I am always one to think "it can't be that bad" so I wonder if it is just a matter of you not living up to your idea of how you were going to look. I feel the same when I see these pictures



and try to emulate them. Frankly, if you aren't these models, you won't look good in these outfits (or at least as good as you think the models look).
 

bellyhungry

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Originally Posted by bringusingoodale
Best post exemplifying buyers remorse and useless salesmen.

I think many of us can relate. We end up buying something in store that if we would be reading and looking at from home would probably not buy.

Woe to the man who looks back at his pre-SF purchases.

Is the fit really that bad? If it is just a matter of not looking like some guy from Mad Men, then just tell yourself you now own a good suit which you can wear in your rotation (if you do or ever will wear suits frequently).

I am always one to think "it can't be that bad" so I wonder if it is just a matter of you not living up to your idea of how you were going to look. I feel the same when I see these pictures
and try to emulate them. Frankly, if you aren't these models, you won't look good in these outfits (or at least as good as you think the models look).


^^^^

I totally agree.
 

Larson McCord

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So no one else is disturbed by a guy wanting to look like Ryan Seacrest?
 

twosnapsandgo

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Originally Posted by Larson McCord
So no one else is disturbed by a guy wanting to look like Ryan Seacrest?
People try to emulate celebrities. In real life Ryan Seacrest is 5'7 despite what he says on interviews.
If you are trim like him, and petite, have a similar body shape, MAYBE your suit will look better after going to an experienced tailor. Zegna does do tailored slim fit suits so I am kind of shocked that you called it "boxy." Factors: Height, Body Shape, Weight, Body frame, Skin Tone, Face Shape Just because you might be the same weight as a celeb doesn't mean you can pull off the same look.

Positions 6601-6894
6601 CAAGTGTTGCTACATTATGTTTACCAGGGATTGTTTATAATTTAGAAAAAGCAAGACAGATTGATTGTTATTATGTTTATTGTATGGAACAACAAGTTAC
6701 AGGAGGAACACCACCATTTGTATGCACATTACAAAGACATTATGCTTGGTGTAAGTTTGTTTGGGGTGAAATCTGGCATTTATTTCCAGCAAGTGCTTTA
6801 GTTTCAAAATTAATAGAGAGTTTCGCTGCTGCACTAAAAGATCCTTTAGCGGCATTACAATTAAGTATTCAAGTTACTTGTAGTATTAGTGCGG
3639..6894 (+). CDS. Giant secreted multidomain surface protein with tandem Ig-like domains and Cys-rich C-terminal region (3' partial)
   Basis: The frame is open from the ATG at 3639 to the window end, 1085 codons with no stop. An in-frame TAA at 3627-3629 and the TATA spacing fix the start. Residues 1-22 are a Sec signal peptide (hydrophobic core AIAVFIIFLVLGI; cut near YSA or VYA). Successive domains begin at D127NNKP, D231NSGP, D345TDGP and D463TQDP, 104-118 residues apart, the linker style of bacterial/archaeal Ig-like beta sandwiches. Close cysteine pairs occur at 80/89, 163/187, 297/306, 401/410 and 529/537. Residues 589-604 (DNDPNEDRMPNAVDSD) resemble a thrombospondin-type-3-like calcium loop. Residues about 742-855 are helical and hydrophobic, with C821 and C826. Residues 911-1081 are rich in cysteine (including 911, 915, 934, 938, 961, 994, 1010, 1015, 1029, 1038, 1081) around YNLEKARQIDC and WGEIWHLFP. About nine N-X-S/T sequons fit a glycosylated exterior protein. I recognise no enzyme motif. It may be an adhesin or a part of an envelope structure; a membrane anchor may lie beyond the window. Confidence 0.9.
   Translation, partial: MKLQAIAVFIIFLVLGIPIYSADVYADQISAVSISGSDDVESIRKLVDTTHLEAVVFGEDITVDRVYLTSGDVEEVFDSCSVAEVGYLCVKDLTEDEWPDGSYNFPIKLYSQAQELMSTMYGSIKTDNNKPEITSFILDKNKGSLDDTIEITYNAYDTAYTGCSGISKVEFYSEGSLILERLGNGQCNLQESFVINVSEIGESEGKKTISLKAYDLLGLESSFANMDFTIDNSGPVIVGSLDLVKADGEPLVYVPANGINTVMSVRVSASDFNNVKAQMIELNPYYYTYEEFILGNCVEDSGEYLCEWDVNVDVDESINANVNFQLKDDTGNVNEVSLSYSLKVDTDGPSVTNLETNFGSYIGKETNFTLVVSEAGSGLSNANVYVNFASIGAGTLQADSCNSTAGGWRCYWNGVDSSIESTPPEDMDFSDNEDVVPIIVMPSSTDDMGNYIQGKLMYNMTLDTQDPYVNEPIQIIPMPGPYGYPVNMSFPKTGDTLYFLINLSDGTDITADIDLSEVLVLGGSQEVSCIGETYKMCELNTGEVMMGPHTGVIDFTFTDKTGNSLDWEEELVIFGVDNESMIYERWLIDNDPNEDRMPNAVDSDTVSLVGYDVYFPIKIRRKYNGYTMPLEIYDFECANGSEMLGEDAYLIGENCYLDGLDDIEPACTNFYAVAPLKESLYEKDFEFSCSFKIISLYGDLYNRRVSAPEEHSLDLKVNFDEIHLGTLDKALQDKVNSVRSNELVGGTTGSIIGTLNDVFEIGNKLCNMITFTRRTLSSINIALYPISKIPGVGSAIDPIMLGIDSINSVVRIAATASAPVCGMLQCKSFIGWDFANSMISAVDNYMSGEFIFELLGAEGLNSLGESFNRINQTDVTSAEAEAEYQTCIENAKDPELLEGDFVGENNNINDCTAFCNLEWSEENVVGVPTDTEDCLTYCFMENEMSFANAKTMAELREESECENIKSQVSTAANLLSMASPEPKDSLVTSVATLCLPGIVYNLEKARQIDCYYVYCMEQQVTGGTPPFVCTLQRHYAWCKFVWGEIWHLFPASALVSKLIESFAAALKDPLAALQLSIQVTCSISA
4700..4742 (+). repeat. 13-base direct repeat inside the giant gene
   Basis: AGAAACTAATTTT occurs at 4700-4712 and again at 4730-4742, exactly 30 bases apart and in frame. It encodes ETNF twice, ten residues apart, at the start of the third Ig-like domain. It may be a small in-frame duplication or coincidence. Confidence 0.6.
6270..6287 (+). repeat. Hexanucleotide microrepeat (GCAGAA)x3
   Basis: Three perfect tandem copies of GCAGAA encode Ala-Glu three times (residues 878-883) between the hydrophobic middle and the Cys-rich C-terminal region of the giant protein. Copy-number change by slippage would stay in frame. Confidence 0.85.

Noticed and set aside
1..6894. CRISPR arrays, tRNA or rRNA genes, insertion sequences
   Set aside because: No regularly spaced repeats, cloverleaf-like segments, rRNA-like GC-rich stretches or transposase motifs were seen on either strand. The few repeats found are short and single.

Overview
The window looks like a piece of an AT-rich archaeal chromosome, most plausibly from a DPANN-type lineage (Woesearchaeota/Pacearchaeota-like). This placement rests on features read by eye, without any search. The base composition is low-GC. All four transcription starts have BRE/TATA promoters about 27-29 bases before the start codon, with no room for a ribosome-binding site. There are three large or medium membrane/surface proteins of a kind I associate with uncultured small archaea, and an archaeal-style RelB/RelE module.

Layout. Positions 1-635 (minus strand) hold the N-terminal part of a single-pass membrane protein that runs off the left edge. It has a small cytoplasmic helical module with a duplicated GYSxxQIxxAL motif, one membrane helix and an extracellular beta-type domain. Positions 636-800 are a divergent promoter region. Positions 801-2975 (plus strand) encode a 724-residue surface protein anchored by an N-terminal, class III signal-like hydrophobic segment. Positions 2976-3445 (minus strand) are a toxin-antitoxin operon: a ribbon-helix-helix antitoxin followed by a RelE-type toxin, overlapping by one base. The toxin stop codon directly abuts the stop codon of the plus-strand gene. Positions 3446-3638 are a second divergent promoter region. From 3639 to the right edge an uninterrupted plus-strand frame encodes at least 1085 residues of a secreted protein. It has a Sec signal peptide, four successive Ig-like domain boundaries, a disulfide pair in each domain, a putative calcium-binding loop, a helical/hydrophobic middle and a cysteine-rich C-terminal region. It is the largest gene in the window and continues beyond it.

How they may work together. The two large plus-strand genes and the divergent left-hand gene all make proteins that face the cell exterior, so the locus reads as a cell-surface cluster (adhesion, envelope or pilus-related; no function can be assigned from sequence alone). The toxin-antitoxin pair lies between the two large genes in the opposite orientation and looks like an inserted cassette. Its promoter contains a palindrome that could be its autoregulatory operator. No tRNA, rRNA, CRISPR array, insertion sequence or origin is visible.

GBR

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As you appear to have agreed the alterations in the shop you are stuck with it. So you can either have someone else have a go at butchering it, give it away or simply burn it.

It represents the folly of fixed ideas, a belief hat 'tailoring' can make a silk purse out of a sows ear etc.
Next time try MTM or bespoke.
 

TRINI

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Originally Posted by GBR
It represents the folly of fixed ideas, a belief hat 'tailoring' can make a silk purse out of a sows ear etc.
Next time try MTM or bespoke.


Are you being serious or sarcastic? I honestly can't tell.
 

aj_del

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OP, I was given this advice recently and I pass it on to you
Originally Posted by voxsartoria
... Plus, you look at male models too much. You're not built like one, and that's good because it's no fun being emaciated. - B
 

Despos

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Your question is about fit but your issue is about having the correct silhouette. Two different things. The look you want is the silhouette which cannot be altered or adjusted for after the suit is made. Once you find the suit with the silhouette you want you can concern yourself with fit.
The look of the suit on your body is as much about the cut of the suit and then your body type and how the two will merge.
 

Superfluous

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you thought a thumb size space between you and the jacket is too loose?